being only the first of many.
>Another thing is reliance of stats on you alone. I am not trying to say
>you are not up to the job, but the job may be too overwhelming for you.
>Take in some assistants. Last time the stats for RC5-56 was down for a
>long time because you were held up with your fulltime job. This time the
>stats does not get updated because your ping time is 2000ms! What is
>this? I thought we are into distributed business here??? Beside you,
>can't we have someone else able to do the updating or even coding for the
Well, this is actually being done now. I'm grooming a "co-stats-god"
right now who will be able to assist in the development process. He's
putting the finishing touches on the code to do DNS resolution of the hosts
table for the day (soon, I hope) when we bring back host statistics. There's
always a steep learning curve, however, for customized code. And, as you
may have guessed, there's not much documentation. :) Already the "graphs"
portion of the stats has been effectively delegated to Dave Avery. (and
he's doing a bang-up job at it, I might add) Just because I'm the most
vocal (which is sometimes good, sometimes bad) doesn't mean I'm not the
only person losing sleep over the stats server.
>For those who have been discrediting the importance of stats, I must tell
>you that whatever happens to stats adds up to the overall impression
>about the working of Bovine: it is a closed group of "privileged" people.
The core group of individuals that could be called "distributed.net" proper
is an ever-changing (and as of late, growing) group of unique and talented
individuals. Not a week goes by that we don't bring at least one new person
in to assist and contribute. Yesterday, we added another person to the
OS/2 development team which makes the possibility for an OS/2 personal proxy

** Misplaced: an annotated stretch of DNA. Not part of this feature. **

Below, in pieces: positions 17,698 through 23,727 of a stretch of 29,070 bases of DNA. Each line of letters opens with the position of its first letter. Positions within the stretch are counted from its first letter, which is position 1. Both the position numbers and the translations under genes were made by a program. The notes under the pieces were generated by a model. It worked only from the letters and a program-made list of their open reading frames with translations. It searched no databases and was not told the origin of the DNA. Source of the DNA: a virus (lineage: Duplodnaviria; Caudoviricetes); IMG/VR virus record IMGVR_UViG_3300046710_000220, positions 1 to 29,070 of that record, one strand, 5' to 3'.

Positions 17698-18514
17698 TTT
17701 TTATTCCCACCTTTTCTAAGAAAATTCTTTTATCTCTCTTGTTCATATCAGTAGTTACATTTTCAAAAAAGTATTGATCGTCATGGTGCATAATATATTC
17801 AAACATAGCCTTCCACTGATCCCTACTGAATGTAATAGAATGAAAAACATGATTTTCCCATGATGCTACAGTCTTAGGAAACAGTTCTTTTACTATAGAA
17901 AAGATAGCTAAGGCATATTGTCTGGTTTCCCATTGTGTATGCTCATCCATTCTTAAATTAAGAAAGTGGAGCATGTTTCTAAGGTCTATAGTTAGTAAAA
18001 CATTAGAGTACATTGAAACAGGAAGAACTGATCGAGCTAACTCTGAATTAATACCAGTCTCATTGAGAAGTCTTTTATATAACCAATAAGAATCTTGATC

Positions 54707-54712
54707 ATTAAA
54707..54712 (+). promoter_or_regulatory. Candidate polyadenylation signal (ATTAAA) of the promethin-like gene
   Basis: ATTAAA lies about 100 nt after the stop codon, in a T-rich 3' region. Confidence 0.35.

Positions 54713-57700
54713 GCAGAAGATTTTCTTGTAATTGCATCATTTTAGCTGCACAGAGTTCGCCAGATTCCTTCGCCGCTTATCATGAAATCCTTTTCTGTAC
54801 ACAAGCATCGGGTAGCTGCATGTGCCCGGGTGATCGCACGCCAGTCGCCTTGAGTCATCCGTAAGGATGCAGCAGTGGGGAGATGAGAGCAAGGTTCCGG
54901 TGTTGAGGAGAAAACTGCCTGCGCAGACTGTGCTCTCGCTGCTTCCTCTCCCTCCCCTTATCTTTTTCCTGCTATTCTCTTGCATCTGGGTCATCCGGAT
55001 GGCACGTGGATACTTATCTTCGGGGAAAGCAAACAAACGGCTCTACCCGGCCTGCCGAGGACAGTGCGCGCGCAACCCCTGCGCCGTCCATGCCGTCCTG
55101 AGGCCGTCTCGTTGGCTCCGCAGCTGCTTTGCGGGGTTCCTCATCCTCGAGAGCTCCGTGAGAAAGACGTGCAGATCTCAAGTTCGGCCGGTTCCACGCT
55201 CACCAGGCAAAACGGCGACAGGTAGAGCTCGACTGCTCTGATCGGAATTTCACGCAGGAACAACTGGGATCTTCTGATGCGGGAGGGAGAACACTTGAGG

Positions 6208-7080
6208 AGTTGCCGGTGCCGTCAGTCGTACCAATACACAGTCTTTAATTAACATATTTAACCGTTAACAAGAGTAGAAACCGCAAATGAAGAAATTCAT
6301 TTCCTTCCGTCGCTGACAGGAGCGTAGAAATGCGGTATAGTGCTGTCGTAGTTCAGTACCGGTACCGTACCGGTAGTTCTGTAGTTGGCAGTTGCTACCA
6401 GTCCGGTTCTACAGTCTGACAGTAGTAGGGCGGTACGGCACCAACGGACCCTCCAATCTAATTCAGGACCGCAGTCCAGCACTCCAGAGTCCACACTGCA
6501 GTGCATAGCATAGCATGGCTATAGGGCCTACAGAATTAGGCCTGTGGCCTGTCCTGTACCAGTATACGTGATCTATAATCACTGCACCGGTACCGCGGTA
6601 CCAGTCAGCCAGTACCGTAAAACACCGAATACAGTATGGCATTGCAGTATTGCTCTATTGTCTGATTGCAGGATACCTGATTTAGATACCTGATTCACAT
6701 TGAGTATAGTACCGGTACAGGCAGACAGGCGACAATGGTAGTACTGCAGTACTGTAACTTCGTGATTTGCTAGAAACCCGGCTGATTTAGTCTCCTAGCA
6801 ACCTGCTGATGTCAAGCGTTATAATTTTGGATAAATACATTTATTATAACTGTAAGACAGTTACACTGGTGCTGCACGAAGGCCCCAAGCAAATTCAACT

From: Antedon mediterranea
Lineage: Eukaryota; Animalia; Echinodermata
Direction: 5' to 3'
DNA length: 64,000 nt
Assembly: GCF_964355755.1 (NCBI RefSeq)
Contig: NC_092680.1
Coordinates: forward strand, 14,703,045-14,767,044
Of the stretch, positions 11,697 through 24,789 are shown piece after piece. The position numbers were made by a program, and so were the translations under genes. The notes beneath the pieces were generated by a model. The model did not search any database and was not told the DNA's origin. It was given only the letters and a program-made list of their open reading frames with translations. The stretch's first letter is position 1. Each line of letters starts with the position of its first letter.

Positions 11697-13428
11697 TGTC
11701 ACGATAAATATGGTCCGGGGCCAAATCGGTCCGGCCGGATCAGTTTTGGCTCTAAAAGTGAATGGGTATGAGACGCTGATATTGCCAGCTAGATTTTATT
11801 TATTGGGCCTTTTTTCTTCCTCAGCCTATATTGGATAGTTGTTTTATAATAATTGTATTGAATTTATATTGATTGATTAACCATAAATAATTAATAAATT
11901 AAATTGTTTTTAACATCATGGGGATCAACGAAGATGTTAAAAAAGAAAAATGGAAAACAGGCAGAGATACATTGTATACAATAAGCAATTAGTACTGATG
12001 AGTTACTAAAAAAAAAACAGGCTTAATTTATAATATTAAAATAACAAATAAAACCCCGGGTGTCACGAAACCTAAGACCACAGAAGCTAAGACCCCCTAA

quite feasible. While I admit that you're 100% dead-on correct that there
is a common misconception that we are a closed group I cannot state strongly
enough how baseless and untrue this perception is. If you have any advice
on how we can rectify this misconception, I am eager to hear your thoughts.
Obviously what we're doing now is not working.
>Lastly, to your credit, stats for RC5-64 has been much better than that
>in RC5-56 in terms of features. (And not forgetting, if you didn't make
>those many promises which you can't keep, things may indeed be better.)
I appreciate the kind words. My own perception of distributed.net is that
we (and here I am speaking of you, I, and everyone else participating on
any level) are the test bed. We are the pioneers who are testing the
boundaries of distributed computing. Although the technical difficulties
involved are non-trivial, the organizational and management issues as well
are things that need to be worked out as well. We are the ones who have
taken on the task of testing these boundaries. Part of that process
involves finding out what doesn't work. While distributed.net now, in
its infancy, tends to be a bit chaotic and seemingly disorganized, we
are building towards the day when distributed computing technologies are
a viable and efficient solution for identifying, attacking, and
accomplishing tasks that would otherwise be far beyond our individual
Anyway, enough ranting. I need to get back to the stats server... There are
plenty more promises I need to keep... :)
|David McNett |To ensure privacy and data integrity this message has|